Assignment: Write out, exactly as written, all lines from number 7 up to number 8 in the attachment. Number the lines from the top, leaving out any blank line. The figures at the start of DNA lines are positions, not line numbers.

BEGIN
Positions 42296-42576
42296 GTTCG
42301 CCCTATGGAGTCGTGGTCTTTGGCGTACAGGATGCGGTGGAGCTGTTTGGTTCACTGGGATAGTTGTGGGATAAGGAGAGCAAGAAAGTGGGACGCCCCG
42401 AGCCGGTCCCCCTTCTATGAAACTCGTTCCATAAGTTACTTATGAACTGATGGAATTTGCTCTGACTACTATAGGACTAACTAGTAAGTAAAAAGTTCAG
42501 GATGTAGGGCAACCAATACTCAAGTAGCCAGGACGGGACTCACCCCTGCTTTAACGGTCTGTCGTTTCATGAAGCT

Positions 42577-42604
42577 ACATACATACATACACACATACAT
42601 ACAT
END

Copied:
42577 ACATACATACATACACACATACAT
42601 ACAT